While the idea had some merit, including low cost compared to a Minuteman or a ballistic missile sub, it also had some pretty unfortunate problems. Not least of which is that the US Navy would basically just be dropping nuclear missiles on the seafloor. The canisters would probably have been fairly easily detectable via active sonar, so they would have to have been watched in some fashion to make sure nobody came along and simply strolled off with one. And the security would help to point out where they were. The Soviets and SPECTRE would be forever tripping over each other searching for these things (though that raises the notion of the US Navy making a show of lowering hundreds of these capsules… each of which turns out to actually be a miniature sub that wanders back to base. The Soviets would tear their hair out looking for missiles that don’t exist)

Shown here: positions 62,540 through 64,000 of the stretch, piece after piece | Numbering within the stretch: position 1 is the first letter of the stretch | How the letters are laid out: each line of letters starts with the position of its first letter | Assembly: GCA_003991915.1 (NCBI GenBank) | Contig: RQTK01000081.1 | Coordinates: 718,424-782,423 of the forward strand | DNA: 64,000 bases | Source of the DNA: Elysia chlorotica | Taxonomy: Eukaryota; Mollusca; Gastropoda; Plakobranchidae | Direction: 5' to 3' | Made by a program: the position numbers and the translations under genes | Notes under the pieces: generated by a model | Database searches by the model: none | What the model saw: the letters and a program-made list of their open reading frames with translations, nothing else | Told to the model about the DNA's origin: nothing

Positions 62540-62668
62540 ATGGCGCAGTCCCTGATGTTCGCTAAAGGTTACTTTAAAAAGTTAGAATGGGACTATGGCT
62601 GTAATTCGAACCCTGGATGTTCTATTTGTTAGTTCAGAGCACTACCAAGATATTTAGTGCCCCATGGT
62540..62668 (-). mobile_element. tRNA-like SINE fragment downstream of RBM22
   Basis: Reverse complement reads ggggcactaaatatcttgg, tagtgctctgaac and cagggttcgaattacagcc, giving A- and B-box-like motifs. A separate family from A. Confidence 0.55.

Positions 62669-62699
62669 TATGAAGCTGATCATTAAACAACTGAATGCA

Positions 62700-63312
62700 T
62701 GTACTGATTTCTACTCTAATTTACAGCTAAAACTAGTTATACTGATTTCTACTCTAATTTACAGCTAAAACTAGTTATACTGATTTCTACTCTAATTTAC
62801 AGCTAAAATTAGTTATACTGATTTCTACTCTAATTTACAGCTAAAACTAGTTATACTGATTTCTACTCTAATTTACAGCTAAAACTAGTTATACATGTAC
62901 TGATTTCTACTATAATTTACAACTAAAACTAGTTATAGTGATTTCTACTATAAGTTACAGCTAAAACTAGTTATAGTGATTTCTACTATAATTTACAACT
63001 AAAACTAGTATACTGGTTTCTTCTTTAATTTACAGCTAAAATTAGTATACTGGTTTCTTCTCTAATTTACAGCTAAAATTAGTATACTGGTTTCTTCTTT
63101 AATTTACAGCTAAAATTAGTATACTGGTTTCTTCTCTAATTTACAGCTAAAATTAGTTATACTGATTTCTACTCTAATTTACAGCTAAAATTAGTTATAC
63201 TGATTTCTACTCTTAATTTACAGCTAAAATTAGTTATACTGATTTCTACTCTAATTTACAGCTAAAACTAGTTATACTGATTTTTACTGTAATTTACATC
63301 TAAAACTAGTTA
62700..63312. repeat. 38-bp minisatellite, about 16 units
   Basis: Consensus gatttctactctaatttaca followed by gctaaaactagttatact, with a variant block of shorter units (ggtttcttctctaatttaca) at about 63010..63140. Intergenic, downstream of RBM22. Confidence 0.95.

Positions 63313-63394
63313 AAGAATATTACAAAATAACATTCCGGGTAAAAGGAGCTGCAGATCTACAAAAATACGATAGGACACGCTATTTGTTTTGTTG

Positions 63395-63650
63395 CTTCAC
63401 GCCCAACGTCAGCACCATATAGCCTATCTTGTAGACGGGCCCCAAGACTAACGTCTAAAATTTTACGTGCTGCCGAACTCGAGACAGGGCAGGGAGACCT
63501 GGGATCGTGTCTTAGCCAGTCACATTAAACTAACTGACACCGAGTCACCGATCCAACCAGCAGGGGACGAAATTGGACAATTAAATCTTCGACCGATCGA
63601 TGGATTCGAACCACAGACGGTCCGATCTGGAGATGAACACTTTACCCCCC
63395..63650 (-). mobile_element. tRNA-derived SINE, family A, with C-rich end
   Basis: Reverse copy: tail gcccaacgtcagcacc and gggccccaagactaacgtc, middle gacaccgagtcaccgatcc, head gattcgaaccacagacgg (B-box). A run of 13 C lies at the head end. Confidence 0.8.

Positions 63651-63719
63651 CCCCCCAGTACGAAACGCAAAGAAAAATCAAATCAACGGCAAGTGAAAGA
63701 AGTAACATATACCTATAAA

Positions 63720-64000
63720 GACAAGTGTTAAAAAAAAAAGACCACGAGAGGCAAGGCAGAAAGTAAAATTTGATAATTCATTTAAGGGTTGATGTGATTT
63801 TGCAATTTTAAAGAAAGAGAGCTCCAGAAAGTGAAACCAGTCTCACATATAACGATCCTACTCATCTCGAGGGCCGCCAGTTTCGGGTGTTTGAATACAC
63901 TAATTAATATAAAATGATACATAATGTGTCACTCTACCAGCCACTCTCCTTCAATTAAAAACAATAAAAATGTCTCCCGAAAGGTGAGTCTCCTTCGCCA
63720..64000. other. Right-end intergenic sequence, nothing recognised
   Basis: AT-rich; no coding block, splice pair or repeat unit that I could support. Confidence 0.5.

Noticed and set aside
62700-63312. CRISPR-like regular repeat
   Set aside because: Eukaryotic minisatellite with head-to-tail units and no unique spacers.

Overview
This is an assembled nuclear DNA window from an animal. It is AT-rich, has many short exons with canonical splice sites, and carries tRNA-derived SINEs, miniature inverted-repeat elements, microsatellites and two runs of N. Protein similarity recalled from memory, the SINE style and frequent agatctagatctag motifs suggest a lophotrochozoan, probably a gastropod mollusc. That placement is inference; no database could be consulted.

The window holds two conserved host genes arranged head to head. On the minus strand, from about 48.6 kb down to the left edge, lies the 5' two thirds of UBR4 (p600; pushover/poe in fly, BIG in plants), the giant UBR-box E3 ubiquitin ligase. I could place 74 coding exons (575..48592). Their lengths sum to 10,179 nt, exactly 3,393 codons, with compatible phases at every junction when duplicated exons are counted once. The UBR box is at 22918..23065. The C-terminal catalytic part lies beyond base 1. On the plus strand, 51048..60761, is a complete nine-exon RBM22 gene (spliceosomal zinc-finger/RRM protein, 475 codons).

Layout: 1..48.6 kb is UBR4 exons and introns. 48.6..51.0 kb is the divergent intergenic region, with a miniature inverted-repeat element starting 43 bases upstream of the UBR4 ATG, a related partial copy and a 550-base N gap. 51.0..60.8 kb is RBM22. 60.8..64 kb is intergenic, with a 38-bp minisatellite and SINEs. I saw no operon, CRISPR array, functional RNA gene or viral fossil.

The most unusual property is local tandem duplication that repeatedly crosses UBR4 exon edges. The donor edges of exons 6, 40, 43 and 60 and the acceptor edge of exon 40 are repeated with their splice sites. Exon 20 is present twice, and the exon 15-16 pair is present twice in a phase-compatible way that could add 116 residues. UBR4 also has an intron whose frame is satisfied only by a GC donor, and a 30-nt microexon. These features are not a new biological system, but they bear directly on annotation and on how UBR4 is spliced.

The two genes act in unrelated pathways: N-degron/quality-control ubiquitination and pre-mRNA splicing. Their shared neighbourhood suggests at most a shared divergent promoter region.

So, obviously, these were never fielded. But as the film shows, the concept was built and apparently successfully tested. In contrast to today where such a concept would get years worth of Powerpoints, here… they just went ahead and built a 1/4 scale functional model of the thing including a sizable “model rocket” that successfully launches from the canister upon breaching.
Shown here is a diagram of a 47,000 pound missile in a 108-foot-long capsule. There is considerable resemblance between this idea and the concept, almost 20 years prior, of V-2 rockets in capsules towed behind U-Boats for use against the US.
The rather artsy style of having three guys in business suits posing on the seashore seems a bit odd.
… on the BoMi and BWB drawing booklets:
Quite good video quality.
At last: issue V3N3 of APR is now available. The first article covers the proposed use of bombers, specifically the B-52 and B-70, as launch platforms for the Dyna Soar manned military spaceplane.
The second article is on the Martin Astrorocket, a series of early-sixties design studies of reusable low-cost manned launch systems for the USAF.